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Tuesday, August 26th, 2014

B&B

La Bastide de Brurangère

NEAR CARPENTRAS

Bastide de Brurangère ext

167 Chemin des Rols
84380 Mazan
06 75 24 59 29

www.labastidedebrurangere.com

PRICE RANGE – EXPENSIVE

When she decided in 2010 to migrate south from Courchevel and create an upscale B&B, Catherine Gastaldi had two obvious advantages: a background in hotels and luxury ski chalets, and a Savoyard partner in the carpentry business. With vast expanses of rustic timber, the 19th-century bastide near Carpentras which they completely overhauled has more than a touch of the Alps in its aesthetics.

Otherwise, from a décor point of view, it’s the standard modern mix of putty-coloured paint, the odd splash of colour and the occasional bling chandelier. What counts most is space. There are two large bedrooms and three positively enormous suites, all with sleek, generously proportioned bathrooms. Add to these one big salon for quiet lazing, another with a billiards table, a sauna and hammam plus two outdoor pools (heated and unheated) and you’ll see this is the kind of place where guests need never get in each other’s way.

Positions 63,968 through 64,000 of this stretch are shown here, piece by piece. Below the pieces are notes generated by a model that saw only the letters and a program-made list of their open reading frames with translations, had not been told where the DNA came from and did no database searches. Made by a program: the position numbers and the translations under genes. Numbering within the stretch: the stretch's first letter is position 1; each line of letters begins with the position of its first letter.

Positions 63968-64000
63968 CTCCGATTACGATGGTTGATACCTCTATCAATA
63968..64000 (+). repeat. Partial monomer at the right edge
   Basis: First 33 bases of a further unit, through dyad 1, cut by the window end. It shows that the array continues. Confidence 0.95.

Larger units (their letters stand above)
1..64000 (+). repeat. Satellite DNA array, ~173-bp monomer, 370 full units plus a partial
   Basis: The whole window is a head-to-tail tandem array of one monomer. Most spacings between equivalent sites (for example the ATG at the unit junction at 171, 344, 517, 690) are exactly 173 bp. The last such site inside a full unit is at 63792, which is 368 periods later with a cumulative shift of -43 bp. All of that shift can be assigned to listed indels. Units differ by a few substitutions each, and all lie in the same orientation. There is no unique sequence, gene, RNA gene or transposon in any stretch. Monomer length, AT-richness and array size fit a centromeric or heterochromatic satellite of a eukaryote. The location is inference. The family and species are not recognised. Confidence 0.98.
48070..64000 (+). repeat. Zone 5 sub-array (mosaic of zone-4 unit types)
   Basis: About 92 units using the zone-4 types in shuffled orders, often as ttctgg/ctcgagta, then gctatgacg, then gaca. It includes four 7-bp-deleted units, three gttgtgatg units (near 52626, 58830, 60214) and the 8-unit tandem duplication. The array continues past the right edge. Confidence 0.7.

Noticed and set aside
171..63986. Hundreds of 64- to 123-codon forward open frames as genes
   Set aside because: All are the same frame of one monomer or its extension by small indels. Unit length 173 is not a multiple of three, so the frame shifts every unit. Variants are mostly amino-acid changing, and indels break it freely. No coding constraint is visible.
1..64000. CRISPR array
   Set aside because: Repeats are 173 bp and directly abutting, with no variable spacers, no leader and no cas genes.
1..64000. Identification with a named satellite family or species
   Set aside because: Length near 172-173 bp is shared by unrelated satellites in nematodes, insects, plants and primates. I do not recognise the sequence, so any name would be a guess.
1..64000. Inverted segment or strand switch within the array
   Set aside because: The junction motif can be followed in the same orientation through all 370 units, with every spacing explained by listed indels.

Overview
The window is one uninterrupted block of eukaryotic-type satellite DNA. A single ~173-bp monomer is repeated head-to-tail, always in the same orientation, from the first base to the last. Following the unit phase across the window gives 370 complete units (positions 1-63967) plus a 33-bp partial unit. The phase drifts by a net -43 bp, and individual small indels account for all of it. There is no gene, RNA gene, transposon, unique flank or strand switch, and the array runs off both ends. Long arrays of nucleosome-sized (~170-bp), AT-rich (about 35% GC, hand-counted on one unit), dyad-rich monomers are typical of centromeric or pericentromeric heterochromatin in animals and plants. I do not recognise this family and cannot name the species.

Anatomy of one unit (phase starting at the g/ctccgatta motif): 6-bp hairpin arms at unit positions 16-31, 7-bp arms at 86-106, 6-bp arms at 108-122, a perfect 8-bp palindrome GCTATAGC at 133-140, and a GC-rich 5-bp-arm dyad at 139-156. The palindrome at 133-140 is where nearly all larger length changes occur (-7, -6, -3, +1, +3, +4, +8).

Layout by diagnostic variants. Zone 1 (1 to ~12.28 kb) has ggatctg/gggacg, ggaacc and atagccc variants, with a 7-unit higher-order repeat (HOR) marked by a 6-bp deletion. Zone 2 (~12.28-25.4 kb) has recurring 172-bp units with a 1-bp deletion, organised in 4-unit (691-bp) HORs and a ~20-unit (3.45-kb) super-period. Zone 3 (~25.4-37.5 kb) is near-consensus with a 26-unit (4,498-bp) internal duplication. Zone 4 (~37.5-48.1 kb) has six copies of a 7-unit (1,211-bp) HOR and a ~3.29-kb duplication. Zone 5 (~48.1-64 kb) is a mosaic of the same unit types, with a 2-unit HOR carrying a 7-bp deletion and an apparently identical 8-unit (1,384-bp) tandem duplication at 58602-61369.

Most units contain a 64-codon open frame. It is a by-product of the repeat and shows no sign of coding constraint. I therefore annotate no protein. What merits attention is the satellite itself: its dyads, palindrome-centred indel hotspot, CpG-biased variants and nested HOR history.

There is no lazy morning buffet: freshly squeezed juice, freshly made coffee, fruits, yoghurt, breads and viennoiserie, cheese, eggs, or ham if wished are served individually, as all decent breakfasts should be. In summer the setting for this feast is a magnificent courtyard with a fountain – rather like a private village square.

Written by marydowey

Posted in hotels/b&bs,NEAR CARPENTRAS



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Thursday, August 21st, 2014

POTTER

Françoise Rebord Ceramics

BEAUCAIRE

Francoise Rebord yellow display

1 Rue Roquecourbe
Place Vieille
30300 Beaucaire
04 66 68 28 32 / 06 78 64 87 16

www.francoiserebord.fr

A potter for 14 years, Françoise Rebord has travelled the world in order to refine her technique and ignite her inspiration, Canada, Greece and Japan turning out to be particularly fruitful. Even so, her work is imbued with the bold colours of Provence. Stroll by her workshop window just off Beaucaire’s main square and my bet is that you’ll be struck first by her daring palette, then by her pleasing forms.

Bowls or giant platters like those in the photo would give the simplest meal a festive air – not to mention arty individuality since every piece is unique. ‘Inspiration can come from anywhere,’ she says. ‘Nature, travels, museums…’ Her work expresses sure-footed exuberance with a certain delicacy – not an easy combo to pull off.

Besides focusing on her own ceramics, Fran̤oise loves running classes for children and visitors. Check out her website for details, then head for Beaucaire Рa town with plenty of other worthwhile addresses, as this site demonstrates.